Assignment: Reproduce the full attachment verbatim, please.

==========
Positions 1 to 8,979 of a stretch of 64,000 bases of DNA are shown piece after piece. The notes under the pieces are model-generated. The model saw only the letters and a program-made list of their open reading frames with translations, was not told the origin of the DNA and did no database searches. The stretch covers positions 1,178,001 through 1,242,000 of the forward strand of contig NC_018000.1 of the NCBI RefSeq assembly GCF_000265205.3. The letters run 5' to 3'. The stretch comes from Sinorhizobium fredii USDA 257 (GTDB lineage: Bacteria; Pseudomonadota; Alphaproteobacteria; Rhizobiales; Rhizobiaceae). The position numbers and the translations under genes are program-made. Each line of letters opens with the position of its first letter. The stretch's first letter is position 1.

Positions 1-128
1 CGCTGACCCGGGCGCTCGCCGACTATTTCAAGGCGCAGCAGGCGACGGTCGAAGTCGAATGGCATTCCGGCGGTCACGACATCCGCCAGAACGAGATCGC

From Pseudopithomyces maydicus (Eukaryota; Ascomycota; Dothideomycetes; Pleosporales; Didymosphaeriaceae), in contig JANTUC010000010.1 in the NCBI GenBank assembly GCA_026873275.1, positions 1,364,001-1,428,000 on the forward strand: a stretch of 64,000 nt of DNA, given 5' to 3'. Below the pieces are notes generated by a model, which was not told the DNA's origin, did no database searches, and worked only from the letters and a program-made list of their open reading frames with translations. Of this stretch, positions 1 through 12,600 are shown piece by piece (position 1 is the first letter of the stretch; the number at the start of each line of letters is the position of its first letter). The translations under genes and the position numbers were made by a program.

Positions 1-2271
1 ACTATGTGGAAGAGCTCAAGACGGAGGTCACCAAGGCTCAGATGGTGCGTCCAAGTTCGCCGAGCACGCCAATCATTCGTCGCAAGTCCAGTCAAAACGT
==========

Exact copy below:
Positions 1 to 8,979 of a stretch of 64,000 bases of DNA are shown piece after piece. The notes under the pieces are model-generated. The model saw only the letters and a program-made list of their open reading frames with translations, was not told the origin of the DNA and did no database searches. The stretch covers positions 1,178,001 through 1,242,000 of the forward strand of contig NC_018000.1 of the NCBI RefSeq assembly GCF_000265205.3. The letters run 5' to 3'. The stretch comes from Sinorhizobium fredii USDA 257 (GTDB lineage: Bacteria; Pseudomonadota; Alphaproteobacteria; Rhizobiales; Rhizobiaceae). The position numbers and the translations under genes are program-made. Each line of letters opens with the position of its first letter. The stretch's first letter is position 1.

Positions 1-128
1 CGCTGACCCGGGCGCTCGCCGACTATTTCAAGGCGCAGCAGGCGACGGTCGAAGTCGAATGGCATTCCGGCGGTCACGACATCCGCCAGAACGAGATCGC

From Pseudopithomyces maydicus (Eukaryota; Ascomycota; Dothideomycetes; Pleosporales; Didymosphaeriaceae), in contig JANTUC010000010.1 in the NCBI GenBank assembly GCA_026873275.1, positions 1,364,001-1,428,000 on the forward strand: a stretch of 64,000 nt of DNA, given 5' to 3'. Below the pieces are notes generated by a model, which was not told the DNA's origin, did no database searches, and worked only from the letters and a program-made list of their open reading frames with translations. Of this stretch, positions 1 through 12,600 are shown piece by piece (position 1 is the first letter of the stretch; the number at the start of each line of letters is the position of its first letter). The translations under genes and the position numbers were made by a program.

Positions 1-2271
1 ACTATGTGGAAGAGCTCAAGACGGAGGTCACCAAGGCTCAGATGGTGCGTCCAAGTTCGCCGAGCACGCCAATCATTCGTCGCAAGTCCAGTCAAAACGT